At ZURB we don't have any project managers – design leads run the project with the client, as well as guiding the design process on our end and participating in the actual client work. It's easy when we have a more ... challenging client to wish that a project manager was there to jump in and take the heat, but I can't imagine actually working with that kind of set-up. It’s much better to have designers at every level of a client project.
Jonathan is a design lead at ZURB
Founder of Paravel
At Paravel we've never expanded beyond our three-man team, so we're managing everything ourselves. Over the years I think we've braided project management into the rest of our workflow to the extent that we don't feel much role-switching stress. Rather than going from PM to designer to coder, we're just doing the job – and thinking about things like client collaboration and timelines is just part of it.
Trent is founder of Paravel
Project managers exist to help manage clients, deadlines, communication and projects in general. While their experience and opinions as users are definitely valid for things like usability, project scope & content, you have to be careful of how much personal influence they have in specialised areas such as the art direction of a project. The three worst project management scenarios I've experienced are:
1: Project managers who attempt to micromanage or change the design style of a site from the designer or client's vision simply because it's not to their taste.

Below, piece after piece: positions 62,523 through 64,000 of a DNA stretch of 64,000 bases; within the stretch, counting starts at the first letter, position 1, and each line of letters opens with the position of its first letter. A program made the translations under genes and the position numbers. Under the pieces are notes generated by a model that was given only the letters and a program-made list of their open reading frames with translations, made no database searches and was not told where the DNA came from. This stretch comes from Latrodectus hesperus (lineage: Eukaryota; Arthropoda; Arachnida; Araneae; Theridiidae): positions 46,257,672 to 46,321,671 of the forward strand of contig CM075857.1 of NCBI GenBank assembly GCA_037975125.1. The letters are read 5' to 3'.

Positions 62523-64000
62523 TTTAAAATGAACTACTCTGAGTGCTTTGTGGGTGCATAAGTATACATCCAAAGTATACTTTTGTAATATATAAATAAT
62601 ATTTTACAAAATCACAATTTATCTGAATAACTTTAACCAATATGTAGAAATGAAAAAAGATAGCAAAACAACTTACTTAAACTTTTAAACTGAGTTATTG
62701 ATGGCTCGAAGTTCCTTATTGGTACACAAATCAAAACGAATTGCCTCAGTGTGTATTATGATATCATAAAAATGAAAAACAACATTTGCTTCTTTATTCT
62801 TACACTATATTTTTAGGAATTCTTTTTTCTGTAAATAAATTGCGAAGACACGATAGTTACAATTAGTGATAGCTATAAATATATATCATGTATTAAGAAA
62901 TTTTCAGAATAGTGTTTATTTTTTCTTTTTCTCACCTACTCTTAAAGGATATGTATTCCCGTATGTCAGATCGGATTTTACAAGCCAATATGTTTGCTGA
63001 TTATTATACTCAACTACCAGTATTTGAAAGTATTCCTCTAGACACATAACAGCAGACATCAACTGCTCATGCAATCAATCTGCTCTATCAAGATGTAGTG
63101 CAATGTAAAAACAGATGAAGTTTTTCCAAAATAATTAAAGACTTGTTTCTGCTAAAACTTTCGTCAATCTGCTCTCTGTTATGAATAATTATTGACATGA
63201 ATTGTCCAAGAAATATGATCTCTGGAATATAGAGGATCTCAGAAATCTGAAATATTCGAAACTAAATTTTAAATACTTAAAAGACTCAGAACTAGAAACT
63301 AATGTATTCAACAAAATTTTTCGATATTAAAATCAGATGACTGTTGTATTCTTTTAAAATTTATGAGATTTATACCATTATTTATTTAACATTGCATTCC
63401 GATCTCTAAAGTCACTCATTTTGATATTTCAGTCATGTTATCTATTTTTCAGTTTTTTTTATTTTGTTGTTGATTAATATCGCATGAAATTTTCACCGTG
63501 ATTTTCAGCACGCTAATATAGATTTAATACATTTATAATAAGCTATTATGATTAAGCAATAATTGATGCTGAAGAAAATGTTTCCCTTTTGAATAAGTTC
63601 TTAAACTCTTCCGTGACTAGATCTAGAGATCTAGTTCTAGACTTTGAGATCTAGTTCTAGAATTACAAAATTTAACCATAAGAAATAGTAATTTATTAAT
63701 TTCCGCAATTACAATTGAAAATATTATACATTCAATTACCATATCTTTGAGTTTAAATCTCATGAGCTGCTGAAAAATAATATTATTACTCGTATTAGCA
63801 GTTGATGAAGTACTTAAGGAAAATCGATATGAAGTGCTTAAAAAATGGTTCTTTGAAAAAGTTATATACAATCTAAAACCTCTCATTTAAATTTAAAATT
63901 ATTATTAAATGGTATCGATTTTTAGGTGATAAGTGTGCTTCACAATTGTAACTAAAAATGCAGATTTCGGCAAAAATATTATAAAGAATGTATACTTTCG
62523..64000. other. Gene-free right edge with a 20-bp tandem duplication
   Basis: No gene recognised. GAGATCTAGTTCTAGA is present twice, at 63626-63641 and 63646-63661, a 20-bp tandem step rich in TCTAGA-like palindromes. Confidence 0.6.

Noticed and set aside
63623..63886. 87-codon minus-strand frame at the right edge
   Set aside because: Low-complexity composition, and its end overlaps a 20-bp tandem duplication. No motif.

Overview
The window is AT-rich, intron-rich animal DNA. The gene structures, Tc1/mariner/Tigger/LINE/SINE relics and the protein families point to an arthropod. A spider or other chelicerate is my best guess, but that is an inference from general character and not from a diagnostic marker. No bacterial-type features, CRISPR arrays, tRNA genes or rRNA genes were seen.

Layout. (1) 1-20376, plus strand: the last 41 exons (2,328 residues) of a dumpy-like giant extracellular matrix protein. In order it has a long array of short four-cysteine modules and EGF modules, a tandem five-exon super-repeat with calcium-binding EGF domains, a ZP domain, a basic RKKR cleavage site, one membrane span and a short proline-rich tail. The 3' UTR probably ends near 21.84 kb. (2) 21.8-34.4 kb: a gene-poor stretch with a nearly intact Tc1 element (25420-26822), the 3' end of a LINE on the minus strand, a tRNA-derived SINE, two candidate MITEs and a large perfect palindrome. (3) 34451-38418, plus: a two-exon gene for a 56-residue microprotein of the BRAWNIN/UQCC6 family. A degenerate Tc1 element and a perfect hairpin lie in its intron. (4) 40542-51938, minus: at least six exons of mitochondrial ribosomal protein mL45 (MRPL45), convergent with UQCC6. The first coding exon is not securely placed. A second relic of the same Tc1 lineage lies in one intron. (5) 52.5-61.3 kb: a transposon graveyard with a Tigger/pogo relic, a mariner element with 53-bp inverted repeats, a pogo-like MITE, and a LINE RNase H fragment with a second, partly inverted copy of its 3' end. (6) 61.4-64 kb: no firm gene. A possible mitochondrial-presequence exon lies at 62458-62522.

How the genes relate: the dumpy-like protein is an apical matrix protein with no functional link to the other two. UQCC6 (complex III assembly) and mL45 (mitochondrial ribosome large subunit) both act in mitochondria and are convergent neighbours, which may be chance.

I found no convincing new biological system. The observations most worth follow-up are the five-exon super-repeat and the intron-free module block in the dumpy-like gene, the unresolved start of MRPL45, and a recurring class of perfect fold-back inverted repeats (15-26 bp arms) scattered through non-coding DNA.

2: Project managers who rush the design process, attempting to change or minimise design time to meet a non-relevant soft deadline or premature request by a client eager to see first designs.
3: Project managers who become too friendly with the client and actually start pushing for changes, additions and things that negatively affect the goals, quality, profitability and best interest of the team they're on.
Shane is designer and creative director at 2Advanced
Based on his article, I think it’s clear Andy has not worked with a great project manager before. While I wholeheartedly agree that designers should always present designs directly to clients and be able to speak intelligently about their work, I’m unsure about Andy's understanding of what a project manager actually does … a lot of the roles and responsibilities he thinks should fall to the project manager are really best handled by an account manager (assuming the agency in question is big enough to support one), and some allocated to a designer, really should be the purview of a project manager.
Frankly, as both a business owner and someone who does production
work, I find a good project manager invaluable. Here’s why:
1: I suck at scheduling: when I tried to project manage my own work, I was an epic failure. Having a proper project manager frees me up to focus on the big picture of the projects and also enables me to focus on the work I need to be doing. My project manager keeps me focused on what I should be doing, as opposed to what I want to be doing.
2: A good project manager facilitates and streamlines communication between the production team and the client. He or she makes sure meetings stay on topic and run smoothly, is mindful of the production schedule and scope and, when things go sour, is often the one who takes one for the team or is shouldered with the responsibility of delivering bad news to the client. A project manager does not insert herself in between a client and a designer or developer unless absolutely necessary (when it’s coming to blows).